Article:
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Old April 13th, 2011, 07:00 PM   #1
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The "everything" solution?

So, here's a fun question.

What if you're putting together a film that will be distributed on the web, on DVD, on Blu-ray, and maybe even broadcast?

What is best acquisition format?

What is best post strategy re: edit and output?

And... just to throw a real wrench in the work, what if some 24p footage has to be dropped into the project?

I'd also love the links to any forums that regularly deal with these issues.

thanks.....
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Old April 13th, 2011, 10:27 PM   #2
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Re: The "everything" solution?

The classic everything format is 24p. It is the video "film" rate, lowers the web steaming load for playback and is native on DVD and Blu-ray.

Being able to drop other framerates on a timeline has more to do with your NLE's capability than anything else. I have used Edius for a long time and you can put just about anything on a timeline and it will make the footage look natural.

I don't understand the term "post strategy". Could you clarify?

DVInfo is the place to discuss these matters!
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Old April 13th, 2011, 11:53 PM   #3
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Re: The "everything" solution?

Quote:
Originally Posted by Tim Polster View Post
The classic everything format is 24p. It is the video "film" rate, lowers the web steaming load for playback and is native on DVD and Blu-ray.

Being able to drop other framerates on a timeline has more to do with your NLE's capability than anything else. I have used Edius for a long time and you can put just about anything on a timeline and it will make the footage look natural.
All makes a lot of sense, except for the judder that can get in the way of certain styles of production. So I'm still on the fence. Other friends tell me to stay away from 24 as it has less color information. It's a confusing time. I just wanna shoot!

Thanks. Any other perspectives?
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Old April 14th, 2011, 01:23 AM   #4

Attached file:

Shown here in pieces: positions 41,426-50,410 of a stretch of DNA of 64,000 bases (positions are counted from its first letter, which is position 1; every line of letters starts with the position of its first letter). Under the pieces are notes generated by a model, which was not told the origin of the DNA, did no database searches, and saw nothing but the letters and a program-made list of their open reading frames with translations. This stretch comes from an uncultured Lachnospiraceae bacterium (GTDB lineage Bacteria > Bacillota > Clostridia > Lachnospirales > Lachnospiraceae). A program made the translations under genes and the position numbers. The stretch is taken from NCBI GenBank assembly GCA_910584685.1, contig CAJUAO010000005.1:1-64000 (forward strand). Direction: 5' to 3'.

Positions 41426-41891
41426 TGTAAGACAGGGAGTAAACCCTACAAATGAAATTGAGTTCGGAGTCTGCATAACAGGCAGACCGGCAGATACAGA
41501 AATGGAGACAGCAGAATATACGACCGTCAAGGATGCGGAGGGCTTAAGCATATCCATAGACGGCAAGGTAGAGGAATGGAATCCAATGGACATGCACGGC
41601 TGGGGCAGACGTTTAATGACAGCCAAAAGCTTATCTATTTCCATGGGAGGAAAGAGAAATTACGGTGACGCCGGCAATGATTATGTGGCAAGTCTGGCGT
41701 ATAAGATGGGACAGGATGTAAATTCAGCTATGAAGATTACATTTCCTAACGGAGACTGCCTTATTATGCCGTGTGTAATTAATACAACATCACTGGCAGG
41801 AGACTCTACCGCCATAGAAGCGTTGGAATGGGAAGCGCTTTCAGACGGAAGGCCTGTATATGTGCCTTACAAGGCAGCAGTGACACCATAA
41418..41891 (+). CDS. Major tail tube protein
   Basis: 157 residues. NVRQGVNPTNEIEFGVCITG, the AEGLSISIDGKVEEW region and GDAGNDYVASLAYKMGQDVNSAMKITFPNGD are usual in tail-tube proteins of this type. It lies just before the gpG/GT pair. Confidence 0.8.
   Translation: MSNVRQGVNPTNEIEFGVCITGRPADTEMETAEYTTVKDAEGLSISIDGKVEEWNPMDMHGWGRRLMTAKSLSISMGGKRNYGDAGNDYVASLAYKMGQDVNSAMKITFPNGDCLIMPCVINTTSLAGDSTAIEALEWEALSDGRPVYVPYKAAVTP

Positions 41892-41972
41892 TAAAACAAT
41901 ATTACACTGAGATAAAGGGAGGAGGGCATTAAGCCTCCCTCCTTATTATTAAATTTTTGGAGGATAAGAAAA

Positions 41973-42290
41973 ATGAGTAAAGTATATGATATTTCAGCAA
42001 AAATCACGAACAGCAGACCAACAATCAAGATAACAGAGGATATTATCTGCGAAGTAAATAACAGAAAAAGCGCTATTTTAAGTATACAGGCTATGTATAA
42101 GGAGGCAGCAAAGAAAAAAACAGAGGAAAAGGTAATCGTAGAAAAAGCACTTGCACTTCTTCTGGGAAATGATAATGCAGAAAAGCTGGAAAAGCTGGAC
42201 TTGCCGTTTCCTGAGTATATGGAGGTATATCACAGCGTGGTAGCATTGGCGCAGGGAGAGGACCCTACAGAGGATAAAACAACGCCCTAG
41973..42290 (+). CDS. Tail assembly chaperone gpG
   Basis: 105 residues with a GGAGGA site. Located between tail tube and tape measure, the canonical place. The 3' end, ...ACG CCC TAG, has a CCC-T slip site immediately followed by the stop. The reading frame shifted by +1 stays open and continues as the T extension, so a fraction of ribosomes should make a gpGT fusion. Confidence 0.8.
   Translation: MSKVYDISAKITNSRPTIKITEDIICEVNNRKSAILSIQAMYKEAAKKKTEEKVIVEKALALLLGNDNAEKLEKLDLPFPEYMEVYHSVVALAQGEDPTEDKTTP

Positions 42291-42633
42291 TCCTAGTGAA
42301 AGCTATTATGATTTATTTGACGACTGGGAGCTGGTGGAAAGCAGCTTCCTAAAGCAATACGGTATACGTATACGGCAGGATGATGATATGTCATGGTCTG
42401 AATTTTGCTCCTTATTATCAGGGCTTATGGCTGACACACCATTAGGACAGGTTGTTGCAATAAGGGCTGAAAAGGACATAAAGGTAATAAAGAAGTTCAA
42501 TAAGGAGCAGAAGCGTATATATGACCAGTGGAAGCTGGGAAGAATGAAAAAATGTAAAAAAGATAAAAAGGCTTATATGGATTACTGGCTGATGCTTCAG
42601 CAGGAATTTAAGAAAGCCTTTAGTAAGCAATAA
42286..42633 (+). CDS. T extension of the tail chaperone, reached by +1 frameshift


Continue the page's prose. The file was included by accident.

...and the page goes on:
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Re: The "everything" solution?

Not sure why 24p should have less colour information, unless it's because you are 6 frames short of 30p.

My stock library informs me that 24p footage is easier to sell to a variety of clients. That's good enough reason for me ti use 24p (23.97). As for judder, I have not lost any shots due to jerky motion (yet!).
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Old April 14th, 2011, 02:26 AM   #5
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Re: The "everything" solution?

Quote:
Originally Posted by Bill Weaver View Post
It's a confusing time. I just wanna shoot!
Tim and Vincent are right, if in doubt go with 24p - that's your best bet unless you have a particular need to do otherwise. If your film is narrative / talking heads / documentary, stick to 24p.

To deal with judder, pan slowly (very slowly), master camera control and you'll be fine. Generally speaking (again, unless you're going for a particular effect), use a 180 degree shutter (1/48th) which will introduce a pleasing degree of motion blur, offsetting the stutter of 24p without the image becoming overly mushy.

The colour theory is bunkum. Isn't it just so typical of friends these days to go around making up stories :-)

Now you can go shoot!
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Old April 14th, 2011, 09:24 AM   #6
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Re: The "everything" solution?

24p is definately a "style" of shooting. It is more clip based, paste it together in post rather than getting all of the action or representing the entire scene in a constant flow. This approach allows for less camera movement and reminds me more of still photography a bit. Scenes at a time.

My take from a drunken sailor style, 60p camera waiver type shooter!
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Old April 27th, 2011, 01:44 PM   #7
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Re: The "everything" solution?

Any thoughts on 24p versus 25p if your aim is for international broadcast distribution?

I'm having the software upgrade done to a XF305 that I've just ordered that will allow both 24p & 25p frame rates but I'm still on the fence when it comes to choosing the best option out of the two for a series that will be aimed at both the European and American broadcast markets... (There's no broadcaster involved yet so no one to ask what they would prefer...)

Any ideas or opinions?
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